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$$ f(x) = \frac{2}{3} x (x^2-1)^{-2/3} $$

and f'(x) is searched.

So, by applying the product rule $ (uv)' = u'v + uv' $ with $ u=(x^2-1)^{-2/3} $ and $ v=\frac{2}{3} x $, so $ u'=-\frac{4}{3} x (x^2-1)^{-5/3} $ and $ v' = \frac{2}{3} $, I obtain

$$ f'(x) = - \frac{2}{9} (x^2-1)^{-5/3} x^2 + \frac{2}{3} (x^2-1)^{-2/3} $$

whereas according to Wolfram Alpha (see alternate form), the correct result is:

$$ f'(x) = - \frac{2}{9} (x^2-1)^{-5/3} x^2 - \frac{2}{3} (x^2-1)^{-5/3} $$

So apparently, my calculation for $u'v$ is correct, but $uv'$ is wrong. What am I missing here?

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4 Answers 4

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You're so close, but you have simply multiplied incorrectly.

Note that if $u' = -\frac{4}{3}x(x^2 - 1)^{-5/3}$ and $v = \frac{2}{3}x$, then $$u'v = -\frac{8}{9}x^2(x^2-1)^{-5/3}$$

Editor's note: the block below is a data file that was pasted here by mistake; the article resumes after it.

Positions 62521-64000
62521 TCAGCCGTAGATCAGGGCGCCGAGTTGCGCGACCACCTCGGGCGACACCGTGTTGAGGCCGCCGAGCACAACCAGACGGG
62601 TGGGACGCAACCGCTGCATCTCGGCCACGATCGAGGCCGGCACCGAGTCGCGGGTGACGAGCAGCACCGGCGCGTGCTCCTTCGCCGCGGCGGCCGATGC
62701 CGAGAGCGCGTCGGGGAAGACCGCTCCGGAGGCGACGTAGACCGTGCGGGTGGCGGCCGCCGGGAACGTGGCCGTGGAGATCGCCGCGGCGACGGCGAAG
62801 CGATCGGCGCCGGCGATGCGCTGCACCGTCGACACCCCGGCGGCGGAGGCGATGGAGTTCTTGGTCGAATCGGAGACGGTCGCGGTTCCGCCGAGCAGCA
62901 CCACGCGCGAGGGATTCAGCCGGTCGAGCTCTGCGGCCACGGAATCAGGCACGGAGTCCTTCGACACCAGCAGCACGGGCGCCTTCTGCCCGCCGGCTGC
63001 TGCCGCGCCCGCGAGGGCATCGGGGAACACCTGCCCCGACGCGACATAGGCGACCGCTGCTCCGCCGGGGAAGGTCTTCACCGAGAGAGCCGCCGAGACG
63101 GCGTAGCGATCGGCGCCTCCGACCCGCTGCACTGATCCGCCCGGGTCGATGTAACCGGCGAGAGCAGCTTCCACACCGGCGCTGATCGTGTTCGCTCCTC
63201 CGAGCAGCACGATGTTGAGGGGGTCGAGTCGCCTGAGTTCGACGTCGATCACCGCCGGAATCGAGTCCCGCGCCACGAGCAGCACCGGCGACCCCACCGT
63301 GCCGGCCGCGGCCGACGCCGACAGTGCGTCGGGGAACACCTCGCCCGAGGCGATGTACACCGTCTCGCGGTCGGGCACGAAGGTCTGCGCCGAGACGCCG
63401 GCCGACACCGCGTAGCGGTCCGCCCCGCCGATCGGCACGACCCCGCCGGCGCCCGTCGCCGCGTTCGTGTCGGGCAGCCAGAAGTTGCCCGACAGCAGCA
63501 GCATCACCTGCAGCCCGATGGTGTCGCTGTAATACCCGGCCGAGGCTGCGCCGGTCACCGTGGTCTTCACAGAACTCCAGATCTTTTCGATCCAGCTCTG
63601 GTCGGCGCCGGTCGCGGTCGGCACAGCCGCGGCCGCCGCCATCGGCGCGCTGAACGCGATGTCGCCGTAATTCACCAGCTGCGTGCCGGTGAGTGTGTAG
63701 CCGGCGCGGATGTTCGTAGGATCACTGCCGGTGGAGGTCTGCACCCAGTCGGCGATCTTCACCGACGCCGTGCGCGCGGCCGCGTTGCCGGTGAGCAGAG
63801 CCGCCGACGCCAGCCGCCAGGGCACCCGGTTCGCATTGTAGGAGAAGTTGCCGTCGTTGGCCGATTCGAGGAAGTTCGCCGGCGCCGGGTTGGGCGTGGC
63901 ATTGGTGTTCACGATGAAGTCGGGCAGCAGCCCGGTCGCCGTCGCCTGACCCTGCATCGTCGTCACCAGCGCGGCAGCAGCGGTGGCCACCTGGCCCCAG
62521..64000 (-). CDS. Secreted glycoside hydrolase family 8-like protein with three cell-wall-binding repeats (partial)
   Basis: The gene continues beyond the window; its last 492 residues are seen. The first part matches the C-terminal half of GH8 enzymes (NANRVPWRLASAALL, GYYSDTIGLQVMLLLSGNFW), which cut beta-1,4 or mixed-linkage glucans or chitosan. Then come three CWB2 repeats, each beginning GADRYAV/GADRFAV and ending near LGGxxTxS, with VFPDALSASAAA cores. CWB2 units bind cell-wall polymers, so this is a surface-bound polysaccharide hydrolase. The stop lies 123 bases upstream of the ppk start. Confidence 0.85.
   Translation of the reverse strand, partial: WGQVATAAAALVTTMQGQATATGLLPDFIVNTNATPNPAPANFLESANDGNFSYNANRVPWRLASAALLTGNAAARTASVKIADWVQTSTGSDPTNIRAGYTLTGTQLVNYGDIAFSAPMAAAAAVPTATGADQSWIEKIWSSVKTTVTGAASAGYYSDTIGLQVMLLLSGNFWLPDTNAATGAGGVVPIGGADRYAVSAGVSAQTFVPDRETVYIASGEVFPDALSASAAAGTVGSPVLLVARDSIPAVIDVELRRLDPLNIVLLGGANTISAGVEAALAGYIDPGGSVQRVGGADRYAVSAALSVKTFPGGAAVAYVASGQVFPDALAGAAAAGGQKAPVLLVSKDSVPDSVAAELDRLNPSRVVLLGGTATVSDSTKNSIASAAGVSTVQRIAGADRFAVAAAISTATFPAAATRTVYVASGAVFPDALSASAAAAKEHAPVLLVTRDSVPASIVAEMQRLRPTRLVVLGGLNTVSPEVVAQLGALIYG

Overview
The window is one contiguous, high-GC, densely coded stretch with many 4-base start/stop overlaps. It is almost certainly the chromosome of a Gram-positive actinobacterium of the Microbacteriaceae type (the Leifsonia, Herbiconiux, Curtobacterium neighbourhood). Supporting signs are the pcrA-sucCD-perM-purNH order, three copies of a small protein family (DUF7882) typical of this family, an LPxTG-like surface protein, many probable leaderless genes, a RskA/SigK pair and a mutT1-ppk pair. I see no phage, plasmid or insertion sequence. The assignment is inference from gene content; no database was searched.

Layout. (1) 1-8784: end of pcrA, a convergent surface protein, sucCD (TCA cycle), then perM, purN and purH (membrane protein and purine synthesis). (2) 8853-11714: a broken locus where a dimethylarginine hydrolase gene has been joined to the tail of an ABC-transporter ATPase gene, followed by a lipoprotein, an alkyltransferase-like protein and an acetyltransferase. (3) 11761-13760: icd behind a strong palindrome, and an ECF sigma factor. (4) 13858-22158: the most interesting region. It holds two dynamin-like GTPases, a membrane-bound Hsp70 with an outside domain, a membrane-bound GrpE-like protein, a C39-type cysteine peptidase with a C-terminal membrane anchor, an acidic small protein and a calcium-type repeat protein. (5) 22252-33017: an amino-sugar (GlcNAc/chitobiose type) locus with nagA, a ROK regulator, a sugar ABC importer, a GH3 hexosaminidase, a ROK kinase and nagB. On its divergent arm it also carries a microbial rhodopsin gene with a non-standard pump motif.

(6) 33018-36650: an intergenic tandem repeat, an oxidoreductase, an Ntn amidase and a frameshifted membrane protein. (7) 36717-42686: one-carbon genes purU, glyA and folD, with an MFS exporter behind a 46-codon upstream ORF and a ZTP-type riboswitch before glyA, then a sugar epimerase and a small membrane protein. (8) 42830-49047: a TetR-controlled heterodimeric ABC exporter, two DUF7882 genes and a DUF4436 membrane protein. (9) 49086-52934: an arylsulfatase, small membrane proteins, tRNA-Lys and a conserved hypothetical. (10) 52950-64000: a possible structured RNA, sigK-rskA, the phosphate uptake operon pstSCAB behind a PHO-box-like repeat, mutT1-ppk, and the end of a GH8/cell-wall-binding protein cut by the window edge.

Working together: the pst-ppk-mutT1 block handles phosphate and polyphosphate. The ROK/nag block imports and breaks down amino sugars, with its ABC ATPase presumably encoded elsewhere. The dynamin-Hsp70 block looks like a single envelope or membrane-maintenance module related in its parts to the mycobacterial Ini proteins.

This will make your answer correct. To match W|A, you just need to combine fractions carefully.

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Doing what you said, you should find $$f'(x)=-\frac{8}{9}(x^2-1)^{-5/3}x^2+\frac{2}{3}(x^2-1)^{-2/3}.$$

Now $$ (x^2-1)^{-2/3}=(x^2-1)(x^2-1)^{-5/3}. $$ So $$ f'(x)=-\frac{8}{9}(x^2-1)^{-5/3}x^2+\frac{2}{3}(x^2-1)(x^2-1)^{-5/3} $$ $$ = \left(\frac{2}{3}-\frac{8}{9}\right)(x^2-1)^{-5/3}x^2-\frac{2}{3}(x^2-1)^{-5/3} $$ $$ =\mbox{Wolfram Alpha's answer}. $$

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Your $u'v$ is wrong. Check your calculation.

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So $$\begin{align} (uv)' = u'v + uv' &= \frac{-4}{3}x(x^2 - 1)^{-5/3}\frac{2}{3}x + (x^2 - 1)^{-2/3}\frac{2}{3} \\ &= \frac{-8}{9}x^2(x^2 - 1)^{-5/3} + \frac{2}{3}(x^2 - 1)^{-2/3}\\ &= \frac{-\color{green}8}{\color{green}9}\color{green}x^\color{green}2(x^2 - 1)^{-5/3} + \frac{\color{red}2}{\color{red}3}(\color{red}x^\color{red}2-1)(x^2-1)^{-5/3} \\ &= \left[\frac{-\color{green}8}{\color{green}9}\color{green}x^\color{green}2 + \frac{\color{red}2}{\color{red}3}\color{red}x^\color{red}2\right](x^2 - 1)^{-5/3} - \frac{\color{red}2}{\color{red}3}(x^2 - 1)^{-5/3}\\ &= -\frac{2}{9}x^2(x^2 - 1)^{-5/3} - \frac{2}{3}(x^2 - 1)^{-5/3}. \end{align} $$

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